A total of 31,719 eligible people, aged 15 years or older, with SMI [serious mental illness] were analyzed. Among them, 1,370 died during 2007–09. Compared to national figures, all disorders were associated with substantially lower life expectancy: 8.0 to 14.6 life years lost for men and 9.8 to 17.5 life years lost for women. Highest reductions were found for men with schizophrenia (14.6 years lost) and women with schizoaffective disorders (17.5 years lost).

click on image for a larger view

Figure 1 (Chang et al., 2011). Annual mortality risk (%) by age groups and diagnoses of mental illness, compared to England and Wales population in 2008.

The figure above illustrates the 2008 population of England and Wales in the red bars for five different age group: 15-29, 30-44, 45-59, 60-74, and 75+. Those with substance use disorders are shown in maroon, schizoaffective disorder in green, bipolar disorder in purple, schizophrenia in aqua, and depression/recurrent depression in light brown.

Mortality risk is increased for all psychiatric diagnoses, and is especially evident in the middle three age groups. Life expectancies were estimated using these data, and the results
confirmed substantially shortened life expectancies at birth for all serious mental disorder groups investigated compared to national norms. Largest reductions were found for men with schizophrenia, women with schizoaffective disorders, and both men and women with substance use disorders.

Why might this be? The authors do not speculate beyond stating that the "underlying causes may be multiple." Certainly, one can imagine that medication-induced weight gain [and increased levels of smoking] among the SMI contributes to lowered life expectancies.

To counteract these dismal statistics, a regular part of mental health treatment should include programs that promote better physical health. Smoking cessation and nutritionists and structured exercise classes in addition to standard psychiatric care and substance abuse treatment.

A six month intervention pilot study in Maryland enrolled 63 overweight participants at psychiatric rehabilitation day programs (Daumit et al., 2010):
Results: ... In total, 52 (82%) completed the study; others were discharged from psychiatric centers before completion of the study. Average attendance across all weight management sessions was 70% (87% on days participants attended the center) and 59% for physical activity classes (74% on days participants attended the center). From a baseline mean of 210.9lbs (s.d. 43.9), average weight loss for 52 participants was 4.5lb (s.d. 12.8) (P<0.014). On average, participants lost 1.9% of body weight. Mean waist circumference change was 3.1cm (s.d. 5.6). Participants on average increased the distance on the 6-minute walk test by 8%.

Conclusion: This pilot study documents the feasibility and preliminary efficacy of a behavioral weight-loss intervention in adults with serious mental illness who were attendees at psychiatric rehabilitation centers...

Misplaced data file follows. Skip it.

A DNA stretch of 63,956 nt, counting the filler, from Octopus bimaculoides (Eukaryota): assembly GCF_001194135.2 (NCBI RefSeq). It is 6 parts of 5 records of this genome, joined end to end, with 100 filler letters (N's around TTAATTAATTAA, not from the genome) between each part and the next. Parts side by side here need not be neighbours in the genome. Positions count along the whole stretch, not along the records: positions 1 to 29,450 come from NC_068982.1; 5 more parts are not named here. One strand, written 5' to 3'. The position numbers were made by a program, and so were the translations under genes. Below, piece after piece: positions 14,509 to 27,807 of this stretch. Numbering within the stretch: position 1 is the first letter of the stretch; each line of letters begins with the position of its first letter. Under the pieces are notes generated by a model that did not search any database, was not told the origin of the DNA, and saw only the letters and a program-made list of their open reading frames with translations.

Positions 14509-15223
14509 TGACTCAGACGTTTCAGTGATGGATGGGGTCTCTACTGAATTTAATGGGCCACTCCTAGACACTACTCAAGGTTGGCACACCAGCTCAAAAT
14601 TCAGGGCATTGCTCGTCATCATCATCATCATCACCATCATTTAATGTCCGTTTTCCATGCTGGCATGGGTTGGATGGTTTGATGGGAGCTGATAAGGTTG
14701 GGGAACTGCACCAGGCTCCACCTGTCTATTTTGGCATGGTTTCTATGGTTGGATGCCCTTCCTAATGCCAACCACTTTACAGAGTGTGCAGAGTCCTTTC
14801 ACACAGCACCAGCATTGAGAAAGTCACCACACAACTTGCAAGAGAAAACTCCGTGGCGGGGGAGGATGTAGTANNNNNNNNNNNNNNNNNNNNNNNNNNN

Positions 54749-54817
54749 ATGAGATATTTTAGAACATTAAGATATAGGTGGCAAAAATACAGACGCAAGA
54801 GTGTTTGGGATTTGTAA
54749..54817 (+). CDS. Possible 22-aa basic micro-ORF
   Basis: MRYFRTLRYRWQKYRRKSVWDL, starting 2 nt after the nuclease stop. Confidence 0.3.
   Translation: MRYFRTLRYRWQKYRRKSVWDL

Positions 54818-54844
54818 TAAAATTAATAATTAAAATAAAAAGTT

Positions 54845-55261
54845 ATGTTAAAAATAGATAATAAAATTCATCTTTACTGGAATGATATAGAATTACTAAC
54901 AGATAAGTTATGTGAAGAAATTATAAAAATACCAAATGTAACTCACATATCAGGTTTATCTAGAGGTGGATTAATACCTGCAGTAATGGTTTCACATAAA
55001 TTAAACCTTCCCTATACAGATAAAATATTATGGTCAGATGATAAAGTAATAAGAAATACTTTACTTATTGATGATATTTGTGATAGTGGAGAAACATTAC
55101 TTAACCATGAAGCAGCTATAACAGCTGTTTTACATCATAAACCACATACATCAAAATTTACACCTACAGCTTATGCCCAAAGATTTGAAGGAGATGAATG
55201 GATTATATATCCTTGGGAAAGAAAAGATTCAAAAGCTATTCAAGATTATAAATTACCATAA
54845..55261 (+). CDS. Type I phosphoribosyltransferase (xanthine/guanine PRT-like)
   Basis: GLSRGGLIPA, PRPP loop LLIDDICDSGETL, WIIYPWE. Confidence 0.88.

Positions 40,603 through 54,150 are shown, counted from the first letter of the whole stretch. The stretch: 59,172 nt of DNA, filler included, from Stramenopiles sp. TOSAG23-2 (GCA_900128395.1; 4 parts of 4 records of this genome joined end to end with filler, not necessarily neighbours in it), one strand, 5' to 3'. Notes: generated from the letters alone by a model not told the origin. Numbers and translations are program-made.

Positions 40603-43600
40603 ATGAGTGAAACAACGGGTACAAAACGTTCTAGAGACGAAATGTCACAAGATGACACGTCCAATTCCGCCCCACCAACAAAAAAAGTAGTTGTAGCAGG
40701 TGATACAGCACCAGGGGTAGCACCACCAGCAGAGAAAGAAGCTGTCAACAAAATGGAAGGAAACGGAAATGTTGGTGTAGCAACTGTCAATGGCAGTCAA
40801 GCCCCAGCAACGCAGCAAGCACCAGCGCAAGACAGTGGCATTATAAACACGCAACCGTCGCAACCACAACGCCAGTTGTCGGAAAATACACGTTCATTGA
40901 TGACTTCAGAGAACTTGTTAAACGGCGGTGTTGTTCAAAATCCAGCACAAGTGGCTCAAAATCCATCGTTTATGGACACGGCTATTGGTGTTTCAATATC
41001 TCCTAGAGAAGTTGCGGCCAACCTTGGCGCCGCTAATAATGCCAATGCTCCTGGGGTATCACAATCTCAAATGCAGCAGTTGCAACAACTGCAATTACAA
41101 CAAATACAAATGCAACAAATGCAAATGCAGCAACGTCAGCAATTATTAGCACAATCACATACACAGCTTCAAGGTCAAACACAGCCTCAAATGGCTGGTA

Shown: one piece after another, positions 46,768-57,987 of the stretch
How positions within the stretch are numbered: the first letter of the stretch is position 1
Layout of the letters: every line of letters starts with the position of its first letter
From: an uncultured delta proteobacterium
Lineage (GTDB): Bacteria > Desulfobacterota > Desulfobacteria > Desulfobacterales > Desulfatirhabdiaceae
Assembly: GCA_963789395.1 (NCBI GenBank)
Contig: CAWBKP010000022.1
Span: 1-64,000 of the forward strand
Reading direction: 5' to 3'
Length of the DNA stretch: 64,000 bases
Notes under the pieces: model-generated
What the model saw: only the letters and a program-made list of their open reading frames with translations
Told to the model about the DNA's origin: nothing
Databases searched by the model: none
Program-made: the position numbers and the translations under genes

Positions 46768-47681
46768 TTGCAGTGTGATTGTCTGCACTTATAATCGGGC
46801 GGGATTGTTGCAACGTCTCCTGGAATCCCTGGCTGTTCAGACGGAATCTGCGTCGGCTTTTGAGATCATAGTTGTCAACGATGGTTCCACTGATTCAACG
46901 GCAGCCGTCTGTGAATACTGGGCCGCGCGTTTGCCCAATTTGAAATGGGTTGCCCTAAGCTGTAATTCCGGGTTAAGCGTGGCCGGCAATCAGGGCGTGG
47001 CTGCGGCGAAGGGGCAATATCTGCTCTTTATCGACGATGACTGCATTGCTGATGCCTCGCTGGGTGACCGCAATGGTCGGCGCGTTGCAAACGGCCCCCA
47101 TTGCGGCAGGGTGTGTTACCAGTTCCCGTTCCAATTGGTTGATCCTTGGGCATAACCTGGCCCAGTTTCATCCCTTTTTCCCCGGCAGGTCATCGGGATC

Although a 2% loss of body weight may not seem like much, it's better than a 10% weight gain over the same time period. The medical profession is obligated to provide the means for improved physical health in persons with serious mental illnesses. When physical health is potentially compromised by psychiatric treatments such as atypical antipsychotics, action to improve the situation is even more urgent.


Chang, C., Hayes, R., Perera, G., Broadbent, M., Fernandes, A., Lee, W., Hotopf, M., & Stewart, R. (2011). Life Expectancy at Birth for People with Serious Mental Illness and Other Major Disorders from a Secondary Mental Health Care Case Register in London PLoS ONE, 6 (5) DOI: 10.1371/journal.pone.0019590

Daumit, G., Dalcin, A., Jerome, G., Young, D., Charleston, J., Crum, R., Anthony, C., Hayes, J., McCarron, P., Khaykin, E., & Appel, L. (2010). A behavioral weight-loss intervention for persons with serious mental illness in psychiatric rehabilitation centers International Journal of Obesity DOI: 10.1038/ijo.2010.224

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Monday, May 16, 2011

Commendable Press Release from WUSTL

Figure from (Pergadia et al., 2011). Click on image for a larger view.

One of the more measured and accurate press releases I've seen in a while was issued by Washington University in St. Louis (WUSTL) to announce the publication of a paper (Pergadia et al., 2011) in the American Journal of Psychiatry:
Researchers Identify DNA Region Linked to Depression

ScienceDaily (May 15, 2011) — Researchers at Washington University School of Medicine in St. Louis and King's College London have independently identified DNA on chromosome 3 that appears to be related to depression.
The independent companion paper from Kings College appeared at the same time in AJP (Breen et al., 2011). The press release continues:
"What's remarkable is that both groups found exactly the same region in two separate studies," says senior investigator Pamela A. F. Madden, PhD, professor of psychiatry at Washington University. "We were working independently and not collaborating on any level, but as we looked for ways to replicate our findings, the group in London contacted us to say, 'We have the same linkage peak, and it's significant.'"
And next we have cautious statement warning us that this isn't "the depression gene." Particularly measured, in my view, is the caveat that a cure for depression isn't imminent:
Madden and the other researchers believe it is likely that many genes are involved in depression. While the new findings won't benefit patients immediately, the discovery is an important step toward understanding what may be happening at the genetic and molecular levels, she says.